Project description:While the soil environment is generally acknowledged as playing a role in plant competition, the relative importance of soil resources and soil microbes in determining outcomes of competition between native and exotic plants has rarely been tested. Resilience of plant communities to invasion by exotic species may depend on the extent to which native and exotic plant performance are mediated by abiotic and biotic components of the soil. We used a greenhouse experiment to compare performance of two native prairie plant species and one exotic species, when grown in intraspecific competition and when each native was grown in interspecific competition with the exotic species, in the presence and absence of a native prairie soil community, and when nitrogen availability was elevated or was maintained at native prairie levels. We found that elevated nitrogen availability was beneficial to the exotic species and had no effect on or was detrimental to the native plant species, that the native microbial community was beneficial to the native plant species and either had no effect or was detrimental to the exotic species, and that intraspecific competition was stronger than interspecific competition for the exotic plant species and vice-versa for the natives. Our results demonstrate that soil nitrogen availability and the soil microbial community can mediate the strength of competition between native and exotic plant species. We found no evidence for native microbes enhancing the performance of the exotic plant species. Instead, loss of the native soil microbial community appears to reinforce the negative effects of elevated N on native plant communities and its benefits to exotic invasive species. Resilience of plant communities to invasion by exotic plant species is facilitated by the presence of an intact native soil microbial community and weakened by anthropogenic inputs of nitrogen.
Project description:Competition is a major determinant of plant community structure consisting of both species-specific and general interactions, either of which may influence competitive competency and plant abundance and size. In certain cases, competitive competency could arise from altered gene expression and plant function when an individual is confronted with new competitors. We explored competition at the molecular level by hybridizing transcripts from Centaurea maculosa (spotted knapweed), one of North America's most invasive exotic plant species, to an Arabidopsis microarray chip. Centaurea was grown in competition with Festuca idahoensis (Idaho fescue), a native grass species that generally has weak competitive effects against Centaurea; Gaillardia aristata (Indian blanketflower), a native herbaceous species that tends to be a much stronger competitor against Centaurea; or alone (control). The expression of some genes was found to be relatively uninfluenced by the type of plant neighbor, whereas other patterns of gene expression appeared to be more neighbor specific. To our knowledge, these results are the first to identify genes in an invasive plant that are induced or repressed by plant neighbors and provide a new avenue of insight into the molecular aspects of plant competitive ability. Keywords: treated vs.untreated Overall design: Files; chip 618 (12-7-05) and chip 623 (1-20-06) are replicates. One channel is root cDNA from Centaurea maculosa grown in isolation and the other channel is root cDNA from Centaurea maculosa grown with a strong competitor, Gaillardia aristata. For each chip, RNA extractions on unique biological samples were performed. Files; chip 720 (2-23-06) and chip 723 (3-17-06) are replicates. One channel is root cDNA from Centaurea maculosa grown in isolation and the other channel is root cDNA from Centaurea maculosa grown with a weak competitor, Festuca idahoensis. For each chip, RNA extractions on unique biological samples were performed.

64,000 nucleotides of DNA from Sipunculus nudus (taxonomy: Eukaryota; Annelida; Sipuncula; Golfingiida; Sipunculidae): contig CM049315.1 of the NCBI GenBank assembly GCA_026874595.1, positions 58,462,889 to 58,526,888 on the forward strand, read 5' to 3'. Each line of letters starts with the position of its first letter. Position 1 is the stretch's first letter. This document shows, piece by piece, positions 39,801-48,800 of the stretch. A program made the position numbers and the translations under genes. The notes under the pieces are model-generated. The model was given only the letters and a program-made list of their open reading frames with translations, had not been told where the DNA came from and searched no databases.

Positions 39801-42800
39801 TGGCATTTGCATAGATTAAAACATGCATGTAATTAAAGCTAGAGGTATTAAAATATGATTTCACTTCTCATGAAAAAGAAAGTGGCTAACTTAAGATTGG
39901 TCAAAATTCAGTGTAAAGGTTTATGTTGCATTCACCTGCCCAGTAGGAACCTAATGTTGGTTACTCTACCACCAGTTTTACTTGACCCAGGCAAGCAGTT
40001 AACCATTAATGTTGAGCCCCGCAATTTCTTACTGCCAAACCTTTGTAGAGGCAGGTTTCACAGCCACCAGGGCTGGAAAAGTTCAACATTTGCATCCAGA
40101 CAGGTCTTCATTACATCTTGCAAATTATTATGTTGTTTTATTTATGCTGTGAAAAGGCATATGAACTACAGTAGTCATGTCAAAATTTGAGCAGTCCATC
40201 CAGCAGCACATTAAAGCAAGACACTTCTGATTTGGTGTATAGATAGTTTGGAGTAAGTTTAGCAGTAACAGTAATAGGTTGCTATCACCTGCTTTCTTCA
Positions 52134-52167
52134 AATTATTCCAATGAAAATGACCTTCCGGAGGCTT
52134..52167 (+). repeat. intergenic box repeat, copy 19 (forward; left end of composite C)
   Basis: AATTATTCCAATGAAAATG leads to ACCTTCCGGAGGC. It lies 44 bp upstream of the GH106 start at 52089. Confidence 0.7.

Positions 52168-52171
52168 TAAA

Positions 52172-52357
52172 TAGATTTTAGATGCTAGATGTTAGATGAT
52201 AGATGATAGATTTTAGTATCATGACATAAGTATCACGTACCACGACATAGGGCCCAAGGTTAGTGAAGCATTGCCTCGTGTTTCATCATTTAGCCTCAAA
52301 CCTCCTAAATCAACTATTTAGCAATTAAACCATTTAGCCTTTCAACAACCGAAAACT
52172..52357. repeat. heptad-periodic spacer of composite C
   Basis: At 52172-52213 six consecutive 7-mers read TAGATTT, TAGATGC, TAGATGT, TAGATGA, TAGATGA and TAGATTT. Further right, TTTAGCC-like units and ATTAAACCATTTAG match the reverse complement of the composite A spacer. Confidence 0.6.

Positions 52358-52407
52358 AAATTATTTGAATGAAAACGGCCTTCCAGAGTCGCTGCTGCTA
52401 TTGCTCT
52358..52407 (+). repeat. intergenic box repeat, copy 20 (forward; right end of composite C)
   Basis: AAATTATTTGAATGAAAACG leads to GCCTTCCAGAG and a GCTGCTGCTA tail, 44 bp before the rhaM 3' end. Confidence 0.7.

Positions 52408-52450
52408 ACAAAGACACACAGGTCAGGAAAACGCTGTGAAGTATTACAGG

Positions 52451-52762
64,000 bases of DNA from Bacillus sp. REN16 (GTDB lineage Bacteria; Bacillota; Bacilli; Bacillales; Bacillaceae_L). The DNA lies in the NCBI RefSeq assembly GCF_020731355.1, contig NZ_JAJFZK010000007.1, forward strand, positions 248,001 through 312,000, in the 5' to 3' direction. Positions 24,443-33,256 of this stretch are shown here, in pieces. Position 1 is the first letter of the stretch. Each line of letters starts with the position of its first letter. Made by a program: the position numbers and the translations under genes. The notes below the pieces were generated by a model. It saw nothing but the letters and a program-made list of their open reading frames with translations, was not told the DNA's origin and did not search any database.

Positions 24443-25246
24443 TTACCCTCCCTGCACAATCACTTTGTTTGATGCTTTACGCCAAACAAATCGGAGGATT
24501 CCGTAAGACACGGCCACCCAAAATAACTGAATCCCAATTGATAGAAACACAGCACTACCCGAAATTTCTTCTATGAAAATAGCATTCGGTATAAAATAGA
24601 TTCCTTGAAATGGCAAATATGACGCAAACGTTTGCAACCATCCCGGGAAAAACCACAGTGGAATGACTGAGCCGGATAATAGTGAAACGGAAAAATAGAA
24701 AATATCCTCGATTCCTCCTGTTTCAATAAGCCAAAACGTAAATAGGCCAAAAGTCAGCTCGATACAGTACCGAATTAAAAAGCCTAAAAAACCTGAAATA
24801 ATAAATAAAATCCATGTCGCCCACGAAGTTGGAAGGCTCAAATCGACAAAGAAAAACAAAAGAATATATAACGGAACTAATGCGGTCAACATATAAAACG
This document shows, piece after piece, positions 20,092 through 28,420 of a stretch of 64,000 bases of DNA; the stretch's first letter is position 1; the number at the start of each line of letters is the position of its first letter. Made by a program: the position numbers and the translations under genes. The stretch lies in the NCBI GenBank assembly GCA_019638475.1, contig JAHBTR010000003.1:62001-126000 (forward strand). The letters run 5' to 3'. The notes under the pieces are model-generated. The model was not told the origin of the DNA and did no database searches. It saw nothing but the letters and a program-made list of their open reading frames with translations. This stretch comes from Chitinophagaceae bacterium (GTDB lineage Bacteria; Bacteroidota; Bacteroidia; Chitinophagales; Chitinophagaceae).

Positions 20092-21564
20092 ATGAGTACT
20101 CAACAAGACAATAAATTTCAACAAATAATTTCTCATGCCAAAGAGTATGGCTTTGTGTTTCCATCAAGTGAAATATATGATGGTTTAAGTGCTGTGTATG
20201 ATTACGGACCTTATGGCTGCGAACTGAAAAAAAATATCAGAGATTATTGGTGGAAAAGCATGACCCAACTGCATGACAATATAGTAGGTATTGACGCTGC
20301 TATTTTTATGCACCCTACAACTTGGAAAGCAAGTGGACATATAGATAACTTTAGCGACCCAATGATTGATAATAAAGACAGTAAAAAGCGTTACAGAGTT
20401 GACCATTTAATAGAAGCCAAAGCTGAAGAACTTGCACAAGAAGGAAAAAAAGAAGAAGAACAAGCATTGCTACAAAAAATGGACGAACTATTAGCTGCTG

Project description:The importance of phenotypic plasticity for successful invasion by exotic plant species has been well studied, but with contradictory and inconclusive results. However, many previous studies focused on comparisons of native and invasive species that co-occur in a single invaded region, and thus on species with potentially very different evolutionary histories. We took a different approach by comparing three closely related Centaurea species: the highly invasive C. solstitialis, and the noninvasive but exotic C. calcitrapa and C. sulphurea. These species have overlapping distributions both in their native range of Spain and in their non-native range of California. We collected seeds from 3 to 10 populations from each region and species and grew them in common garden greenhouse conditions to obtain an F1 generation in order to reduce maternal effects. Then, F1 seeds were grown subjected to simulated herbivory, variation in nutrient availability, and competition, to explore plasticity in the responses to these conditions. We found little variation in phenotypic plasticity among species and regions, but C. solstitialis plants from California produced more biomass in competition than their Spanish conspecifics. This species also had the highest relative growth rates when in competition and when grown under low nutrient availability. Noninvasive congeners produced intermediate or opposite patterns.